I hope that my problems are clear. If not just ask again. I am thankful for every help.

Thanks a lot, Marvin

The author is assuming that we have an abelian group $G$ that decomposes as $$G= A \times B,$$ where $A$ and $B$ are cyclic groups. Furthermore, we get to assume that for all characters $\chi$ we have $\chi((a_0,b_0))=1$, for some $(a_0,b_0) \in A \times B$. But since the map $$\varphi_{\chi}: A \times B \to T$$ given by $\varphi_{\chi}((a,b))=\chi(a)$ for some character $\chi$ is a homomorphism (check this yourself), we have that the map $\varphi_{\chi}$ is a character of $A \times B$. But we know that the theorem holds for cyclic groups, and since $\varphi_{\chi}((a_0,b_0))=\chi(a_0)=1$ for all characters $\chi$, it must be that $a_0=1$. Similarly for $B$. Hence $(a_0,b_0)=1$, the multiplicative identity in the direct product.

To conclude the proof, one may use induction on the number of factors in the decomposition of an abelian group. But this is simple now that we have the two factor case (try it!).

• Thank you for your answer. For the homomorphism I have to check $$\varphi( (a_1,b_1) \cdot (a_2,b_2) ) = \varphi (a_1,b1) \varphi(a_2,b_2)$$ $$LHS=\varphi(a_1a_2,b_1b_2)=\chi(a_1a_2)=\chi(a_1)\chi(a_2)$$ $$RHS=\chi(a_1) \chi(a_2)$$ Is this okay? By induction you mean I have to show this result still holds for $G=A_1 \times A_2 \times ... \times A_n$? I will try it. – Fritz Apr 24 '16 at 17:32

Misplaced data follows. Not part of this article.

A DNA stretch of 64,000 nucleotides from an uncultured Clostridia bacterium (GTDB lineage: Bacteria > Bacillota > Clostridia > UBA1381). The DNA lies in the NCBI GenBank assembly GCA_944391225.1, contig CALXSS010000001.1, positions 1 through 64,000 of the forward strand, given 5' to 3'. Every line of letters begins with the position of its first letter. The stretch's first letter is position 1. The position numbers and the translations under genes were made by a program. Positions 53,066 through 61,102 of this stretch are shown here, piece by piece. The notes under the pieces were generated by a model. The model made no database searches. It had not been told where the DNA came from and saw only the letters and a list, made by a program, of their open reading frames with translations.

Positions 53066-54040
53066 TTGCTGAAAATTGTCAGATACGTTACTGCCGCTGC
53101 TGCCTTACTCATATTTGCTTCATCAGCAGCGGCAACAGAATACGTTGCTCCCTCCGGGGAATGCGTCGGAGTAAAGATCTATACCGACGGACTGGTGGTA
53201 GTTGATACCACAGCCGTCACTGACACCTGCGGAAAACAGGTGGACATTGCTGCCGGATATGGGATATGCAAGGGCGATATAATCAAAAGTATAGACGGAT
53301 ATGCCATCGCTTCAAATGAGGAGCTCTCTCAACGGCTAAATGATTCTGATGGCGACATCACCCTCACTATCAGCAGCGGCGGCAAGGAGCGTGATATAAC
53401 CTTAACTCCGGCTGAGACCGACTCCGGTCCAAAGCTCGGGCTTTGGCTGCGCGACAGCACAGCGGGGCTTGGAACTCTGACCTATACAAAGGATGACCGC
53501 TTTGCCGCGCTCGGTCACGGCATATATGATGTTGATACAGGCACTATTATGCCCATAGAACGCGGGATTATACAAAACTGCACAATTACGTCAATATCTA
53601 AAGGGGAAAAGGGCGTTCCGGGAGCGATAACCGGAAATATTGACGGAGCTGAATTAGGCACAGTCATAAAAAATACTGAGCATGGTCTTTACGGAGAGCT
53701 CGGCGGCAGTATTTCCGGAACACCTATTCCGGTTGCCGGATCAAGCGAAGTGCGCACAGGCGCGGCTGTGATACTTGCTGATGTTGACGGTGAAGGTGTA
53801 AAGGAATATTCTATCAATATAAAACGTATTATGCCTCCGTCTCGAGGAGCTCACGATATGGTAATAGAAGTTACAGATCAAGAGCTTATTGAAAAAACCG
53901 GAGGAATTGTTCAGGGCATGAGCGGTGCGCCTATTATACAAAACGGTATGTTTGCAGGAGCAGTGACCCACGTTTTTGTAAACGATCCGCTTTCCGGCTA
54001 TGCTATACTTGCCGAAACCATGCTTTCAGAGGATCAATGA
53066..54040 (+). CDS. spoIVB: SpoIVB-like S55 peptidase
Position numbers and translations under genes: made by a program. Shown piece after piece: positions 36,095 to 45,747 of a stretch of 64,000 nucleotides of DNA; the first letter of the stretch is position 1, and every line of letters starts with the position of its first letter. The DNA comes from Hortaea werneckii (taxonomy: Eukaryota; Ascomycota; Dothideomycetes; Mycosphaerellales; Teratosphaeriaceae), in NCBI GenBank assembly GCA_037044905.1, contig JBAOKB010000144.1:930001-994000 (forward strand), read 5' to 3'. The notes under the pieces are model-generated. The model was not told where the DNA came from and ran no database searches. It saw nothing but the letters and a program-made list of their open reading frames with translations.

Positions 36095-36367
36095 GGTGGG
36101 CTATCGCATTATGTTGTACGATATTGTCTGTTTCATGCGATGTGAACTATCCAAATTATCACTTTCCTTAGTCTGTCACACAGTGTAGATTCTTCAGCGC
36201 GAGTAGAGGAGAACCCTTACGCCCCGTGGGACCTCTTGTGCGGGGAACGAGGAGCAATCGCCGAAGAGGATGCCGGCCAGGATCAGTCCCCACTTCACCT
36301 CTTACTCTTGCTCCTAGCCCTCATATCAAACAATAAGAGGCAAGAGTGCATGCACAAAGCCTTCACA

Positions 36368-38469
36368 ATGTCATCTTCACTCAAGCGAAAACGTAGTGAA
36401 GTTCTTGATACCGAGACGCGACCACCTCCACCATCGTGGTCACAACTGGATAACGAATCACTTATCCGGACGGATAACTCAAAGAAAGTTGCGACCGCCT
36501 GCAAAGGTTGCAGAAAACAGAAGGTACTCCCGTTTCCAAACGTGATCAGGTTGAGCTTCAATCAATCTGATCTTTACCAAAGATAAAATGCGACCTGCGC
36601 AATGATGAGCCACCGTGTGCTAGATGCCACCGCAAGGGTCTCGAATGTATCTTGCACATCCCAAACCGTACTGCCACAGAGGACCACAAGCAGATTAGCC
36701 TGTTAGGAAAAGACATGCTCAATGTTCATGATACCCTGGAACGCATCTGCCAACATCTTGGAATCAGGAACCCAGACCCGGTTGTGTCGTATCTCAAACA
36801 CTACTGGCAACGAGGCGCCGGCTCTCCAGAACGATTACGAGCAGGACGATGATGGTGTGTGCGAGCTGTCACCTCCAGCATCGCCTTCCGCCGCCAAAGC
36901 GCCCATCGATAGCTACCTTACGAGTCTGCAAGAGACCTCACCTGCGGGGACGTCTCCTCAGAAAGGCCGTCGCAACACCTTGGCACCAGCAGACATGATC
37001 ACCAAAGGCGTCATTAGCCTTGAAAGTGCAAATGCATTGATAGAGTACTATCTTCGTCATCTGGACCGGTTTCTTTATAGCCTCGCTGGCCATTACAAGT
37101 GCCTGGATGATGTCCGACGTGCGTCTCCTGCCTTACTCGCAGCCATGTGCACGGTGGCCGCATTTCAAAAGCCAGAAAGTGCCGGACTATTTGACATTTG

• Okay, the result is valid for $$A=A_1 \times A_2 \times ... \times A_n$$ and now I have to show it for $n+1$, that means $$A=A_1 \times A_2 \times ... \times A_n \times A_{n+1}.$$ Let us define $B:=A_1 \times A_2 ... \times A_n$. Then $A=B \times A_{n+1}$. Ah damn, $B$ need not be cyclic. Okay, I have to overthink this. – Fritz Apr 24 '16 at 17:37
• Okay, but by induction hypothesis the result is valid for $B$. So we are again in the case of two factors. Thank you :) – Fritz Apr 24 '16 at 17:43
• @MarvinF. In this case $A$ should be $A_{n+1}$, but otherwise you got it! – leibnewtz Apr 24 '16 at 23:58

Yes, there are two different $A$'s and two different $\chi$'s, which is confusing. You at least resolved the problem of the $A$'s correctly.

$A,B$ in the direct product need not be cyclic (in fact, we may not be able to make both cyclic). What we need is that for every abelian non-cyclic $\Bbb A$, there is a product decomposition as $A\times B$ with smaller factors (so we can perform induction).

Given a character $\chi\in \hat A$, we find a character (rather given the different name) $\eta\in\widehat{A\times B}$ given by $\eta(a,b):=\chi(a)$. As $\eta(a_0,b_0)=1$, we conclude $\chi(a_0)=1$. This holds for all $\chi\in \hat A$. By induction hypothesis (because $|A|<|\Bbb A|$), we conclude that $a_0=1$. The symmetrical argument for the other factor shows that $b_0=1$.